A culture of infamy that verges on ridicule surrounds freshers week partying. However, in the light of the rising proportion of students suffering from mental health issues and the problematic lack of diversity at many of the top universities in the UK, the way British society treats the first foray into student life warrants a closer look.
Late August and early September inevitably sees a flurry of pull out leaflets, special issues, and pamphlet guides for those eagerly awaiting the start of their first terms at University. Their glossy leaves reflect the sunlight as they twist in the Autumn breeze. Pages of survival guides and bullet pointed advice columns on how to cope with the notorious 7 day-long initiation into student life that is commonly known as ‘freshers week’. From packing lists to step-by-step guides on how to interact with new people, it can sometimes feel as if conscription has been reinstated and Welcome Week is some kind of annual battle to which middle-class 18-year olds are sent, emerging with a sore head and a more intimate knowledge of a Wetherspoons breakfast.
There is an odd contradiction in the treatment of freshers; on the one hand it is notoriously idealised as a citadel of unrestrained parties, yet at the same time it is widely accepted to be a stressful and complex time for most of those who take part, and a source of anxiety for those who don’t. Beyond the expected elements of homesickness and domestic chore induced nervousness, there is a deeper attitude that the first days of University are supposed to be in actual fact pretty unpleasant and only a select few students will succeed and go on to be socially settled individuals.
A prevailing rhetoric seems to imply that freshers is to be ‘survived’, whether this is a word used by the mental health professionals who see an issue with the inordinate pressure on one’s own charisma and ability to make friends, or by underpaid club promoters who are selling the opportunity to drink one’s body weight in lukewarm mixers in a dingy club and attempt to ‘bond’ with flatmates you can’t hear over buzzing speakers. Neither groups have much faith that the week could be enjoyed on one’s own terms. It’s as if students are already being trained to accept their fate as a homogeneous group with common desires and attitudes.
These soon-to-be statistics of the student body are told that freshers should be the best week of their university experience, but that they should also be prepared to feel bored, tired and stressed most of the time. For every story of a wild night out is one of being overwhelmed and unhappy, both tales frequently leaving the same mouth. Of course, these negative aspects may not be felt by all, but it’s certainly a common theme in the account of many emerging from the 21st Century’s answer to a coming-of-age jousting tournament, where they use personality instead of spears.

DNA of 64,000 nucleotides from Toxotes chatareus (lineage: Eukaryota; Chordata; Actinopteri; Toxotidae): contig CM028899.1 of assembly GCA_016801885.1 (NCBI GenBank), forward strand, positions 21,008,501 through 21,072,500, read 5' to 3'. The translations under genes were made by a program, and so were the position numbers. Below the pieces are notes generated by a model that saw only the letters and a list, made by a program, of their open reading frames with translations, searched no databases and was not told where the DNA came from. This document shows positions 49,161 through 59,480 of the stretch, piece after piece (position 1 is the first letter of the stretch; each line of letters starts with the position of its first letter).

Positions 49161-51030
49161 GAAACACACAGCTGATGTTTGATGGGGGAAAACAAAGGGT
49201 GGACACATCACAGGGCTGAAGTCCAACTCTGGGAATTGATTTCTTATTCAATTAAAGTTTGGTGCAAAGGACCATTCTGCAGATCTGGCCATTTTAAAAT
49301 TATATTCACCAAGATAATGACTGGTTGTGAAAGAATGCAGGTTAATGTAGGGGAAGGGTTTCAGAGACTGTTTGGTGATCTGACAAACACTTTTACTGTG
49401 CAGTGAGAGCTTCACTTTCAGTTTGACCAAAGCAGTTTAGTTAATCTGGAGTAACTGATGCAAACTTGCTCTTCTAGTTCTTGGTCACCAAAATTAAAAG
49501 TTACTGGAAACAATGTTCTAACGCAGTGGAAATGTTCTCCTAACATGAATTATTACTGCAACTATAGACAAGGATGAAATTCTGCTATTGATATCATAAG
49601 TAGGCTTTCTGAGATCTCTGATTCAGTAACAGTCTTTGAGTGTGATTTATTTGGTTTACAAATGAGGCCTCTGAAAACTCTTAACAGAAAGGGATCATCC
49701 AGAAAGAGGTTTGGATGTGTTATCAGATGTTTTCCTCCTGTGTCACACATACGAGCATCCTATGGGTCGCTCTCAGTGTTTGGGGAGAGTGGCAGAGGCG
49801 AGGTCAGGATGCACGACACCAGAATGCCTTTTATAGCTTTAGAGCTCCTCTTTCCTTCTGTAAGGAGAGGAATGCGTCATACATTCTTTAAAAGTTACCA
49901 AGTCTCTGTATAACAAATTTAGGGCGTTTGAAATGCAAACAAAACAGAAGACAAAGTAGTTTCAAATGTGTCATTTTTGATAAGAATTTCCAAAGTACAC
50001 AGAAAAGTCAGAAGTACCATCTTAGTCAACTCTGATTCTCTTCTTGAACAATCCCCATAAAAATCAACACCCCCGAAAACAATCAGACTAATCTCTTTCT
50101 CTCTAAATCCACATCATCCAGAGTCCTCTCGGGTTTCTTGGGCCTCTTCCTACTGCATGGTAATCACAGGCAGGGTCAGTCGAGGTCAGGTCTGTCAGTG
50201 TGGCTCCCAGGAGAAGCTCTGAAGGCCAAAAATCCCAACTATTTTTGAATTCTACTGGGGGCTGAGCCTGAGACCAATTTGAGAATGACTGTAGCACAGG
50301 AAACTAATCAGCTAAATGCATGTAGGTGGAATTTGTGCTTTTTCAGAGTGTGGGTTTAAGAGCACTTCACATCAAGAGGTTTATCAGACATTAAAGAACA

The contradictory attitude to freshers exemplifies the dialectics of student life as a whole. Freshers week is simultaneously outrageous fun and incredibly damaging, all at once it exemplifies the self-congratulatory smugness many freshers feel, alongside the harm done to the mental well-being of young people in a culture whereby choice has very little to do with personal enjoyment. A culture which protrudes into wider society and forces more essential ideals of individual choice to reshape around this odd tradition.
Despite Universities’ bravado that the tradition is evolving to appeal to a more diverse range of students from different backgrounds, religions, and lifestyles. The fact remains that freshers week, and all its glorious connotations, remains the preserve of the wealthy and self-confident party-lovers whose glowing privilege is what shines from the surface of those survival guides that their parents find in their Sunday papers.
This strikes at the heart of the issue with Freshers, and arguably therefore with much of student culture, that this is another aspect of life which is designed exclusively for students, and exclusively for those willing to adopt the identity of student along with all its stereotypes. Whilst that in itself is not a reason to critique it, those who do attend higher education undoubtedly deserve an opportunity to let off steam after years of stifling secondary and A-Level education. It also means that freshers becomes an isolating and exclusive experience which prescribes a hierarchy based on the ability, and the desire, to socialise in a certain setting.